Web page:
Nine people arrested for engaging in charcoal burning business in Pader district
Nine people who are accused of cutting trees on a large scale have been arrested and evicted by Pader District leaders.
The suspects were arrested during a crackdown on commercial charcoal dealers in Angagura sub-county by officials from the district.
According to Dickson Ojok the Councilor 5 Angagura Sub County, the operation started last month and will not stop until all charcoal dealers have been evicted from the area.
He noted that the charcoal dealers have destroyed a number of indigenous trees in Aswa Ranch.
Meanwhile, Stephen Freddie Okello the LCIII Chairperson of Angagura sub-county says that those cutting trees massively came from other districts as charcoal buyers, but they have started burning charcoal.
Besides destroying trees on a large scale, Okello says the bulk charcoal burners have now outcompeted the locals who were cutting trees with axes and selling only one or two bags.
He now warns that those found burning charcoal on a large scale will be punished according to the law of the land and that of the cultural institution of Payira clan.
The confiscated logs will be burned by the villages, sold, and the money used for repairing broken water sources and other social amenities.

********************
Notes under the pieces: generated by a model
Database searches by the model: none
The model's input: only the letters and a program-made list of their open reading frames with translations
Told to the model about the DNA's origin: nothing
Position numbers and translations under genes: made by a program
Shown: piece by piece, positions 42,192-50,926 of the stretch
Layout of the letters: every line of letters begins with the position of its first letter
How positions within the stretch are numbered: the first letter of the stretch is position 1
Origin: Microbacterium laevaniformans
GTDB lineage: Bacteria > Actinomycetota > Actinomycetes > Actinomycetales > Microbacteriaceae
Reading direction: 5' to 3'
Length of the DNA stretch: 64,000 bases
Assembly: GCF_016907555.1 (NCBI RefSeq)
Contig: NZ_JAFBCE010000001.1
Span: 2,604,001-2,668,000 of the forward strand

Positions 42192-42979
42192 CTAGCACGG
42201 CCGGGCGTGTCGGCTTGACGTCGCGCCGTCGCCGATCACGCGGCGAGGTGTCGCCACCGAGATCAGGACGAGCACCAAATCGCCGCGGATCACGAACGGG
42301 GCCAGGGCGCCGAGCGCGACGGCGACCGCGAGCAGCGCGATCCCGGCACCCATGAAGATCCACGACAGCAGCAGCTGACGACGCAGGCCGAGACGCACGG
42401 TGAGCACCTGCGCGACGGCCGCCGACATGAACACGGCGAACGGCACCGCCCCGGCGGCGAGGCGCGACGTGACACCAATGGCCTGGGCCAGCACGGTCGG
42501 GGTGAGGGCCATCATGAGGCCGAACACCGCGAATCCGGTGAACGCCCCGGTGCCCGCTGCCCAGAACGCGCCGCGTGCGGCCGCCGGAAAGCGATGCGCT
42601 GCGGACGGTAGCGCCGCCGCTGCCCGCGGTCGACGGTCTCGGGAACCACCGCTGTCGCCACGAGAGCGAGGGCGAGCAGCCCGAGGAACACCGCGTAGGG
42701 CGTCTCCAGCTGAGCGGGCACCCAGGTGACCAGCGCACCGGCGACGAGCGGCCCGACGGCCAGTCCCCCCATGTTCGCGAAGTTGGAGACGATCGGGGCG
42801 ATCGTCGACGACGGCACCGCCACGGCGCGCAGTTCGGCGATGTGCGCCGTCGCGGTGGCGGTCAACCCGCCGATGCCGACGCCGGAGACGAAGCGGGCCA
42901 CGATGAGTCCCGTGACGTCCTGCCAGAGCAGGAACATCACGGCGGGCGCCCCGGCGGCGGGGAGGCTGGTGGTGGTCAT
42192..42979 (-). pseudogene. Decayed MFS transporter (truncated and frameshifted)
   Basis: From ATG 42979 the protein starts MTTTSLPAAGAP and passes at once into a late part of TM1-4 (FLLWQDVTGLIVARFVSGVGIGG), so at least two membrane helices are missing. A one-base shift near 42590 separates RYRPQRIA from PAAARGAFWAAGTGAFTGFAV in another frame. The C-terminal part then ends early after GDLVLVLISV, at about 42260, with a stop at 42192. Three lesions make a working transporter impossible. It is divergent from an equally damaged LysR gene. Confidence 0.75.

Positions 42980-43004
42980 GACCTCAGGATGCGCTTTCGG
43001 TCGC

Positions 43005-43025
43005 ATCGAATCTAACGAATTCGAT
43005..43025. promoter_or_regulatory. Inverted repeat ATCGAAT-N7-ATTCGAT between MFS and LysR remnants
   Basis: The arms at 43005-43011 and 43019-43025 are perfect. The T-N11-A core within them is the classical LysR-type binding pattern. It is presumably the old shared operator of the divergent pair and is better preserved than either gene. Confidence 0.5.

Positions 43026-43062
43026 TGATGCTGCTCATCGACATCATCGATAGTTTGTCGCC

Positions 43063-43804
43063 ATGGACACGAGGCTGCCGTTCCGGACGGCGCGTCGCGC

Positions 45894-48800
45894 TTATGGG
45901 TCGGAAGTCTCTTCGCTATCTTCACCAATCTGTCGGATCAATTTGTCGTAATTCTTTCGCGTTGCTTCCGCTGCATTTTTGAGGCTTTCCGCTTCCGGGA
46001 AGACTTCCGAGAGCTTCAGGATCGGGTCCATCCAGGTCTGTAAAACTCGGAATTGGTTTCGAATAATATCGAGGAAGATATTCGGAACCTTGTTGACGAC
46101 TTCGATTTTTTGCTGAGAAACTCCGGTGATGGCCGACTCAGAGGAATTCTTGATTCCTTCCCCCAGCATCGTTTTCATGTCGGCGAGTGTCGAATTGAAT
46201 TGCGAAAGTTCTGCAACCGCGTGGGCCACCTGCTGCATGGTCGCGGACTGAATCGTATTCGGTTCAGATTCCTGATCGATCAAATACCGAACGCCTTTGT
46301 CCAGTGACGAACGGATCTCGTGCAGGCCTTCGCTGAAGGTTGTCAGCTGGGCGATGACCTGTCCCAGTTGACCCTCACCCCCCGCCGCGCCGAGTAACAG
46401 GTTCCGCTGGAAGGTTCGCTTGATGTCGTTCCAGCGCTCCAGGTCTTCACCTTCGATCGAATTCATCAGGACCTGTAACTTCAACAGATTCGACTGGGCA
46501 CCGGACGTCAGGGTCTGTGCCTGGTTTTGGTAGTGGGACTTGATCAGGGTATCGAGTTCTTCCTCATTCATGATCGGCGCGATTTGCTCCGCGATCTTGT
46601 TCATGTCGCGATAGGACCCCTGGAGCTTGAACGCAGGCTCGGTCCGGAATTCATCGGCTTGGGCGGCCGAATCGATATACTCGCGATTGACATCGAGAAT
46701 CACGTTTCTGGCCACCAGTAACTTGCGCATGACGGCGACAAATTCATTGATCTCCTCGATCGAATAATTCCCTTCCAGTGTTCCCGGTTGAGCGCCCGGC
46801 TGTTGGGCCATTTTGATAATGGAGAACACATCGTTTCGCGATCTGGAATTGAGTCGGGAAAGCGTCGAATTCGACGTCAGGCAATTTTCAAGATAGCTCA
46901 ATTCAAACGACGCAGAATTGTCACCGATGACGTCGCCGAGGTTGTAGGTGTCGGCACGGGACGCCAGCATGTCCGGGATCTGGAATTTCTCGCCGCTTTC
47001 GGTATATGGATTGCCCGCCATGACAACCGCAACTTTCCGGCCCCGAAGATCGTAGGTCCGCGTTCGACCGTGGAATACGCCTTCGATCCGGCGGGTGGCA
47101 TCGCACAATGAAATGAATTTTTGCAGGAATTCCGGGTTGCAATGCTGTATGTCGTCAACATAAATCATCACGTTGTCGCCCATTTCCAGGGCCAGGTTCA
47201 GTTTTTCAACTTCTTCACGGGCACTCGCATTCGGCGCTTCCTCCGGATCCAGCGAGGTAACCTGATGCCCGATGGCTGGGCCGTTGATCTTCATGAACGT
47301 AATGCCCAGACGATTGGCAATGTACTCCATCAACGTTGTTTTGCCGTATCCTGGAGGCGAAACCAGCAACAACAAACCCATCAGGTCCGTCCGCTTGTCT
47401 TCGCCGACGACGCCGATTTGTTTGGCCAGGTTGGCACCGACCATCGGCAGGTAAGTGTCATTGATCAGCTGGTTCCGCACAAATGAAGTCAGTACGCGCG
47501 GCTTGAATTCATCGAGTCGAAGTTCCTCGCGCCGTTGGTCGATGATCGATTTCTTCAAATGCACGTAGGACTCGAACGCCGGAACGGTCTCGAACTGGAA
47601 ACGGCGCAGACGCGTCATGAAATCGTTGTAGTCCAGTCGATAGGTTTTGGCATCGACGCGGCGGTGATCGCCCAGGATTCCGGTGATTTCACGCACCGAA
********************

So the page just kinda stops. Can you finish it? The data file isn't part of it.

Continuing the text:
Okello further reveals another trick used by the commercial charcoal dealers buying land on the pretext of opening a farm, and then they start felling every tree in sight.
The sub-county is set to hold a council meeting on May 27 to come up with laws to protect the environment and suitable punishment for both locals selling trees to the charcoal burners and the buyers.
The Prime Minister of Payira Clan in Pader district George Onono says an estimated 5-6 square kilometres of land in the sub-county has been cleared off its trees.
According to the laws of the Payira cultural institution, the perpetrators of deforestation in the sub-county will be charged 2 million shillings per shea nut tree and one million shillings for other tree species destroyed for charcoal.
In 2018, the Ministry of Water and Environment suspended the cutting and sale of endangered tree species such as shea nuts trees and Afzelia Africana.